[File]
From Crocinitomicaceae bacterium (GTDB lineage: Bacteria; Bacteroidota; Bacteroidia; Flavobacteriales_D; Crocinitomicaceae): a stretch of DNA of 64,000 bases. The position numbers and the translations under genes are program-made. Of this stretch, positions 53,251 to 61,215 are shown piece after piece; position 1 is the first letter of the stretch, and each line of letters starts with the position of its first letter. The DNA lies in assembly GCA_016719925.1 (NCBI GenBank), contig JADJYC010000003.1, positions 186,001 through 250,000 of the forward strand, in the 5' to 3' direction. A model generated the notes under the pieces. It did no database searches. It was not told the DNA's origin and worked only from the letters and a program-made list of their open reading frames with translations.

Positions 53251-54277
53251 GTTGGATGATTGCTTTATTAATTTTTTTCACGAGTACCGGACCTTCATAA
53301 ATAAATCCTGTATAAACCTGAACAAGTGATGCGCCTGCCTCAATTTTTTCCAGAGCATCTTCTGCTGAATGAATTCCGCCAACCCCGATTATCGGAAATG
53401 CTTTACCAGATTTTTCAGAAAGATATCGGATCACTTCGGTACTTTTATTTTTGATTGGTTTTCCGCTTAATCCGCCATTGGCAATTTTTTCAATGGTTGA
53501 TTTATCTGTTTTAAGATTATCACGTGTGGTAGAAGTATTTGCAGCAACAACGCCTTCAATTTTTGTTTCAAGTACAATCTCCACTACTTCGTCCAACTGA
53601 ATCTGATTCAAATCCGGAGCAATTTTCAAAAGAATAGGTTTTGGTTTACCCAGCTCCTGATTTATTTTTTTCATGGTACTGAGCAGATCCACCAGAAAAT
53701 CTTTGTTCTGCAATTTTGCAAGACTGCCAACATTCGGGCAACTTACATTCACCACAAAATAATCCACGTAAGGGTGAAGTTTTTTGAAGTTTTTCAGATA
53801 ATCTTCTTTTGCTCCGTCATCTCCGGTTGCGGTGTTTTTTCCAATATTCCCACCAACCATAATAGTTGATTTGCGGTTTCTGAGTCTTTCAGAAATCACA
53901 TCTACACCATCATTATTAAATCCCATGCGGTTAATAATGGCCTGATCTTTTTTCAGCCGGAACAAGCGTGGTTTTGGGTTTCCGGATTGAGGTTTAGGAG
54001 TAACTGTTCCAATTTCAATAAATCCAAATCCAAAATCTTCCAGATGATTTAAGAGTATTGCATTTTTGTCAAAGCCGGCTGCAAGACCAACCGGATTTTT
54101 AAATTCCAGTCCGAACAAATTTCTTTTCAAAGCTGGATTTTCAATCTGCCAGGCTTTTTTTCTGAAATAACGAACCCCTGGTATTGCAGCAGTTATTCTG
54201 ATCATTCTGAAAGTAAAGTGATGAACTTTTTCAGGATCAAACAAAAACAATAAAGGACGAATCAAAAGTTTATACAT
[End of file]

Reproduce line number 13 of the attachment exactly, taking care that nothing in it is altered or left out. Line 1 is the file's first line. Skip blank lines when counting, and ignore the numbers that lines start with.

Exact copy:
54201 ATCATTCTGAAAGTAAAGTGATGAACTTTTTCAGGATCAAACAAAAACAATAAAGGACGAATCAAAAGTTTATACAT